Mojave and Colorado Deserts Biosphere Reserve
The Mojave and Colorado Deserts Biosphere Reserve is a biosphere reserve designated by UNESCO in 1984 to promote the ecological conservation of a cluster of areas in the Mojave and Colorado deserts of California. A principal feature is Death Valley. The four management units encompassed by the reserve upon its creation were:
- Death Valley National Park (in the Mojave Desert)
- Joshua Tree National Park (in the Mojave/Colorado transition zone)
- Santa Rosa Mountains Wildlife Management Area (in the Colorado Desert)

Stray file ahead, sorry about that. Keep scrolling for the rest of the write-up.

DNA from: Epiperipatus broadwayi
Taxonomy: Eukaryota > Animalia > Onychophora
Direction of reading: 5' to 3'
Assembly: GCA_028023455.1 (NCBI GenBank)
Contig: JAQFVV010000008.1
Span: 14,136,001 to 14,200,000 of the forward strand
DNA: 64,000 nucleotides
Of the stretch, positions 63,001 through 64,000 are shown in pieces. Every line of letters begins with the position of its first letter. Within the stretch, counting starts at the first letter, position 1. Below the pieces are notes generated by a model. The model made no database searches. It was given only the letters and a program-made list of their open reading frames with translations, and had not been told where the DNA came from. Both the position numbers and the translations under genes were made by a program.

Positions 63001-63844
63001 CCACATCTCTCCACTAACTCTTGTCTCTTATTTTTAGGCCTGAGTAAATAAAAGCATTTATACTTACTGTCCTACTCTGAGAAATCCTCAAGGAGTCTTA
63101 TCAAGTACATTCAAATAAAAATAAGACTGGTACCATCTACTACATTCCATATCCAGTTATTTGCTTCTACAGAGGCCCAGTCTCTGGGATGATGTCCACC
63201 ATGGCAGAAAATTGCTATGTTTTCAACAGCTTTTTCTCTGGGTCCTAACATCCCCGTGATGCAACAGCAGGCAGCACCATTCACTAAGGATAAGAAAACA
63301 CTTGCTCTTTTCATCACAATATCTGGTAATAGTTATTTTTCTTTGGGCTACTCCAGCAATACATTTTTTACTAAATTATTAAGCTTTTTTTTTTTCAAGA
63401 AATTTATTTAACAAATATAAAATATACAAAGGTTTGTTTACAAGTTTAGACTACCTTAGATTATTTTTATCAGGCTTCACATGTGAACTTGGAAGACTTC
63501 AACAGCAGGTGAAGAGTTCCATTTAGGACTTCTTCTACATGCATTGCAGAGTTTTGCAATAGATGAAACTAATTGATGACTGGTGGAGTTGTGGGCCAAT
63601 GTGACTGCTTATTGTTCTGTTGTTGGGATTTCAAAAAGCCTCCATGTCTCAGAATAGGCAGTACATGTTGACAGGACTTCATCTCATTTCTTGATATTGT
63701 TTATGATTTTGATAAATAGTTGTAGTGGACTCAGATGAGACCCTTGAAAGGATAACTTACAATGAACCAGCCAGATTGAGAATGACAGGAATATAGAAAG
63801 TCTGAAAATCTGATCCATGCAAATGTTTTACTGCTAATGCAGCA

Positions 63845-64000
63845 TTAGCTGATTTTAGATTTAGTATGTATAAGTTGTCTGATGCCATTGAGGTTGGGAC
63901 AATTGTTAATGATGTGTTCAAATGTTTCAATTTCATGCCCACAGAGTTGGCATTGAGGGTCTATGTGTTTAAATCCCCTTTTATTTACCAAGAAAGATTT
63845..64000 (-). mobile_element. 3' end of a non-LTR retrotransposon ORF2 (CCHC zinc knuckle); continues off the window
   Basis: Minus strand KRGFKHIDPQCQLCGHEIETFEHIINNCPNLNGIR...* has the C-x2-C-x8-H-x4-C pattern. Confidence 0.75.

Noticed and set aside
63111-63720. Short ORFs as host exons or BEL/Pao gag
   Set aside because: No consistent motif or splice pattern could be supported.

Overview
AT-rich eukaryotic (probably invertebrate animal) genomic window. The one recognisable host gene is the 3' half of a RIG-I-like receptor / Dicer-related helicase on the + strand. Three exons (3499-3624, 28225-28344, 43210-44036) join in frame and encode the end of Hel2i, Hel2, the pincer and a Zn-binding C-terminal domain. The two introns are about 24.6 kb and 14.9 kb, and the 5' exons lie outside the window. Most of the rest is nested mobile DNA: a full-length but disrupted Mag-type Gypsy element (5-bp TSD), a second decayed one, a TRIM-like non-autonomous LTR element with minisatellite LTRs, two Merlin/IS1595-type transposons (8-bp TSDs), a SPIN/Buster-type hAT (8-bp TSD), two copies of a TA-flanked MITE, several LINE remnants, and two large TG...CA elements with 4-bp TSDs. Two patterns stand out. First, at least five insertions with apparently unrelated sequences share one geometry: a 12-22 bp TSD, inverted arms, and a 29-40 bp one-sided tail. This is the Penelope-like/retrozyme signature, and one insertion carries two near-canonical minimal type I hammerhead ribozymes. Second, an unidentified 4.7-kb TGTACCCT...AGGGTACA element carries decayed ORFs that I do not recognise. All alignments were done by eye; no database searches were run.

- Anza-Borrego Desert State Park (in the Colorado Desert)
The current boundaries of the Reserve are unclear, because Death Valley National Monument was subsequently expanded and reorganized into Death Valley National Park, and the Santa Rosa Mountains Wildlife Management Area into the Santa Rosa and San Jacinto Mountains National Monument. There has been little published about the Reserve since its creation, and it appears to have been essentially overlooked. However interest in this Reserve seems to be increasing in 2008 with the increase in proposals for human use activity within the Anza-Borrego Desert State Park (see SDG&E Sunrise Powerlink proposal).
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